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"I thought it was a solid outing, I really did," Gonzalez said. "I'll take that outing and continue going forward and keep stretching him out. I liked what I saw. "
After cruising through the first three innings against a left-handed-heavy Yankees lineup, Teheran endured a three-run fourth that reminded them of his struggles against lefty hitters and the fact that his success is reliant on defensive assistance. Mark Teixeira's sharp grounder eluded Nick Swisher's glove at first base and Chase Headley's opposite-field double proved that Hector Olivera still needs to get used to balls that slice off of a lefty's bat.
"That's the thing with pitching and young pitching, you've got to catch the ball," Gonzalez said. "If you don't, pitch counts go up and you can put them in stressful situations."
Teheran surrendered six hits and three earned runs over 4 1/3 innings. The outing was not as dominant as his start Monday, when he faced one over the minimum in four scoreless innings against the Rays. But outside of the fourth, his latest Opening Day tuneup did at least provide the Braves more hope that this year might be different for Teheran, who produced a 4.04 ERA over 33 starts last year. His primary nemesis was left-handed hitters, who produced a .893 OPS against him.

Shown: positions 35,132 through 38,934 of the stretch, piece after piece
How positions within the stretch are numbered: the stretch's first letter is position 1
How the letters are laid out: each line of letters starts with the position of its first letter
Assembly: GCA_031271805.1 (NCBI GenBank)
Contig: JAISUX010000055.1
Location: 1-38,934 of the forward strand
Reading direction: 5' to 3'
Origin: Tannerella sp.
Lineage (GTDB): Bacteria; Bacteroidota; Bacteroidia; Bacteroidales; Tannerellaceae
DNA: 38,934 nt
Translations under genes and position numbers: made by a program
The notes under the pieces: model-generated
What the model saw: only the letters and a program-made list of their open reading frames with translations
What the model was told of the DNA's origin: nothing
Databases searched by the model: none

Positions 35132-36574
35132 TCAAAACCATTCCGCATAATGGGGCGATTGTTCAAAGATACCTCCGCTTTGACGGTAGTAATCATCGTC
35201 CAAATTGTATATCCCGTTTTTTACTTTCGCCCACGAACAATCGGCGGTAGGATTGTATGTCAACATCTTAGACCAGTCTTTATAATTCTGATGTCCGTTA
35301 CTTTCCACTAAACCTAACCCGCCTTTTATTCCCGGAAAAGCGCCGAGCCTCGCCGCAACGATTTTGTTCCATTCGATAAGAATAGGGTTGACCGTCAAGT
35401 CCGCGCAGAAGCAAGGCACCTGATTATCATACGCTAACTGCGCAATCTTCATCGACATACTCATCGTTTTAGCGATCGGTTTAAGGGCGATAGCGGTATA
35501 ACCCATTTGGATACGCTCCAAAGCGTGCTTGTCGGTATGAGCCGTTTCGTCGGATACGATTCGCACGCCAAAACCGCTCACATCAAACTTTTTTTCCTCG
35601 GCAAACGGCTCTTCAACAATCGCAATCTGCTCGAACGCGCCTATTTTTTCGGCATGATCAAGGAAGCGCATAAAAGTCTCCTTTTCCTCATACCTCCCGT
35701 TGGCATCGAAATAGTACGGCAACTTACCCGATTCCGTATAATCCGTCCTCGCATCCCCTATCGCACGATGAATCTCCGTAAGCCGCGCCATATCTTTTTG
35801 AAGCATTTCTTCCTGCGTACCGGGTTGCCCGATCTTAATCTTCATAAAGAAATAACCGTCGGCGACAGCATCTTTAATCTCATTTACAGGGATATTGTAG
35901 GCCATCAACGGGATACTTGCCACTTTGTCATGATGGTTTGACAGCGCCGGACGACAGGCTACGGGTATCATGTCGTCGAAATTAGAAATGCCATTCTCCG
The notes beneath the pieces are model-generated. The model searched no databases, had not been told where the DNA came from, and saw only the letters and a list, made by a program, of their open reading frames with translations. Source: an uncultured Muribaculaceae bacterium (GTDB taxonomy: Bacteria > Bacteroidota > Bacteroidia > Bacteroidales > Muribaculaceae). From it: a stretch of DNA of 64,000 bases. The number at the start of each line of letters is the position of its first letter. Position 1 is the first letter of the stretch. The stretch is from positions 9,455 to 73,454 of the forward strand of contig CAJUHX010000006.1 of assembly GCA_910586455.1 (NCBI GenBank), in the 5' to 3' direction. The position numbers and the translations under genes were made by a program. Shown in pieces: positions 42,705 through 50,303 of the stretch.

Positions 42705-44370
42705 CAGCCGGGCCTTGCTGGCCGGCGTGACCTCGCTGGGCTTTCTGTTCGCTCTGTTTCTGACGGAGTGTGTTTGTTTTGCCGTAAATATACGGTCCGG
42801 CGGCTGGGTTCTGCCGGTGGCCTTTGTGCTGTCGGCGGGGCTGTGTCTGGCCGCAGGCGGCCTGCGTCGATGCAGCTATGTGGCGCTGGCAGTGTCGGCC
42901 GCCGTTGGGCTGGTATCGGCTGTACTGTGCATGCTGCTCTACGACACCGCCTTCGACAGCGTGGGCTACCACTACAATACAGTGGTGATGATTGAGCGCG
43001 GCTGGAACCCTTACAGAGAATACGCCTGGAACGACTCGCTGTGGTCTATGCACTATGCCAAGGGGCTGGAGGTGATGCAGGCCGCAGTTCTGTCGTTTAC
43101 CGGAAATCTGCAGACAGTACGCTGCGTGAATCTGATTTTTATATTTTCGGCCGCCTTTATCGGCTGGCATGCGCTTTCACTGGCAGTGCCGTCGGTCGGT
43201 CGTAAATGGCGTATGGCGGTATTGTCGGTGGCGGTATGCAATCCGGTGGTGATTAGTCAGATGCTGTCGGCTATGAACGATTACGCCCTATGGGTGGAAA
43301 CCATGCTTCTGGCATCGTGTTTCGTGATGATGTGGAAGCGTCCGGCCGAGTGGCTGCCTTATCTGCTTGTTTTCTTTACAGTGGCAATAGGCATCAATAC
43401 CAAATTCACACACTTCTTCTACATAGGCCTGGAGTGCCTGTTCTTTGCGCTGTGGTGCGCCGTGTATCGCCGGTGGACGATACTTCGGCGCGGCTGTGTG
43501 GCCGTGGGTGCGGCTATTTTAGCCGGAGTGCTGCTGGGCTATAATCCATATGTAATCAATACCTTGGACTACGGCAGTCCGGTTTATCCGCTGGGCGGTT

With this in mind, it was beneficial for Teheran to face a Yankees lineup that enabled him to face six hitters who were batting from the left side. He retired five as he proved perfect through the first two innings and had allowed just one lefty to reach safely before he opened the fourth by walking Didi Gregorius.
While facing 14 left-handed hitters Saturday, Teheran allowed four hits (including those awarded to Teixeira and Headley in the fourth), issued one walk and hit a batter. He hit Jacoby Ellsbury on the hand with a pitch that indicated he is making a concerted effort to once again consistently come in on left-handers, with the hope that his two-seam fastball won't leak back over the plate as consistently as it did last year.
"Other than the fourth inning, when I had to work a little bit, I was making all of my pitches," Teheran said. "I think I did pretty well. That [fourth] inning, even though they got a couple base hits, I was attacking the zone and throwing strikes. That's what matters right now. I know I didn't make it through the fifth inning, which was the goal for this game, but I feel pretty good."
Mark Bowman is a reporter for MLB.com. This story was not subject to the approval of Major League Baseball or its clubs.